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Abstract disponibile solo in lingua inglese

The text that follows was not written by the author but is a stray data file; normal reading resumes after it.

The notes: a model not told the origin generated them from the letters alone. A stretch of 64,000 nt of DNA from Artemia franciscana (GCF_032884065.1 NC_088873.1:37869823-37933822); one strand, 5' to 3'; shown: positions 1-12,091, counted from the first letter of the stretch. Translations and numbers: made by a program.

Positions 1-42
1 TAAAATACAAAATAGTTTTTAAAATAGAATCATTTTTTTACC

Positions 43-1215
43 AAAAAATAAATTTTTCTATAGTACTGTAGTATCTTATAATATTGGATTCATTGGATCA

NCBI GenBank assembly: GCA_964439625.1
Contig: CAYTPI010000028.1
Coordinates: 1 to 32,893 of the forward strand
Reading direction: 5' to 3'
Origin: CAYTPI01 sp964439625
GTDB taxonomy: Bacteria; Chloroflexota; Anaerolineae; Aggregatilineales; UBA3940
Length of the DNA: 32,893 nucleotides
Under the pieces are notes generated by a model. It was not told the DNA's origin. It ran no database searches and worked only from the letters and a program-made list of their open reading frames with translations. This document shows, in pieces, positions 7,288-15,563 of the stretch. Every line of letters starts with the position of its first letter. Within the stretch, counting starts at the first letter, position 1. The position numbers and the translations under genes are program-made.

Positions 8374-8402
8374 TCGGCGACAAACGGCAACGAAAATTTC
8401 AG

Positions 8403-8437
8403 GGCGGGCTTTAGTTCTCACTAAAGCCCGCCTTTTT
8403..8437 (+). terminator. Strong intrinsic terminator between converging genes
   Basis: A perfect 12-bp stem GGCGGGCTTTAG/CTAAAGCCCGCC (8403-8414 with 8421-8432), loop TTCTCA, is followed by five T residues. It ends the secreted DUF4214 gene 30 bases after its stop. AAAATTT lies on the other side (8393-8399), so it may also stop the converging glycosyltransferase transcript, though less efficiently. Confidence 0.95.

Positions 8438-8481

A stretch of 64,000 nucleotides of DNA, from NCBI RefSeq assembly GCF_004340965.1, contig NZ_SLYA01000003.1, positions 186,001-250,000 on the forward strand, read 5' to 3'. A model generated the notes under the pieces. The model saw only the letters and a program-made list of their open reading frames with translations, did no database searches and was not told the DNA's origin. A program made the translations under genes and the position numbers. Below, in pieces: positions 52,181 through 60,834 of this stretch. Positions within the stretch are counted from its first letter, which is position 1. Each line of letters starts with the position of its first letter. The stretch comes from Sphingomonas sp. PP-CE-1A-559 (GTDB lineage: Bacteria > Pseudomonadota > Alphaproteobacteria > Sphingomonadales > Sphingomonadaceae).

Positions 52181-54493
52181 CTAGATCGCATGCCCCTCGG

The problem of liberalism as an organised political force is not confined only to Italy. In reality liberal parties have been on the decline for 25 years now everywhere in Europe, while conservative parties have been on the up, on the basis of largely liberal programmes, and after abandoning their social ethics of "order-and-rank". The simplest explanation of this decline is that liberal parties have long ceased to be such, adopting hybrid political and ideological programmes. The fact is that today's liberal parties define themselves as such, not because they have an ideology or a programme of their own, but because they are neither conservative or socialist (nor, one might add, ecologist). The roots of the difficulties of political liberalism in Italy are precisely of this type: it is likely that, in their efforts to prevent themselves from being excluded from the interplay of political majorities, Liberals have made too many compromises. It is not unreasonable to believe that a programme envisaging the State's substantial retreat from economic and social life might enjoy greater approval than that which the Liberal Party presently receives. Judging by the repeated declarations of the leading members of the Italian Liberal Party, however, there seems to be no desire to follow this direction.